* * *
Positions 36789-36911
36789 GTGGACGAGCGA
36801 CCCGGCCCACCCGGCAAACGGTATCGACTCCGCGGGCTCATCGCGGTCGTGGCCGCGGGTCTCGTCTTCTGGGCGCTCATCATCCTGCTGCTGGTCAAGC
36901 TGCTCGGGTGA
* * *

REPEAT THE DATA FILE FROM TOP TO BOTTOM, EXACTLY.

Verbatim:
Positions 36789-36911
36789 GTGGACGAGCGA
36801 CCCGGCCCACCCGGCAAACGGTATCGACTCCGCGGGCTCATCGCGGTCGTGGCCGCGGGTCTCGTCTTCTGGGCGCTCATCATCCTGCTGCTGGTCAAGC
36901 TGCTCGGGTGA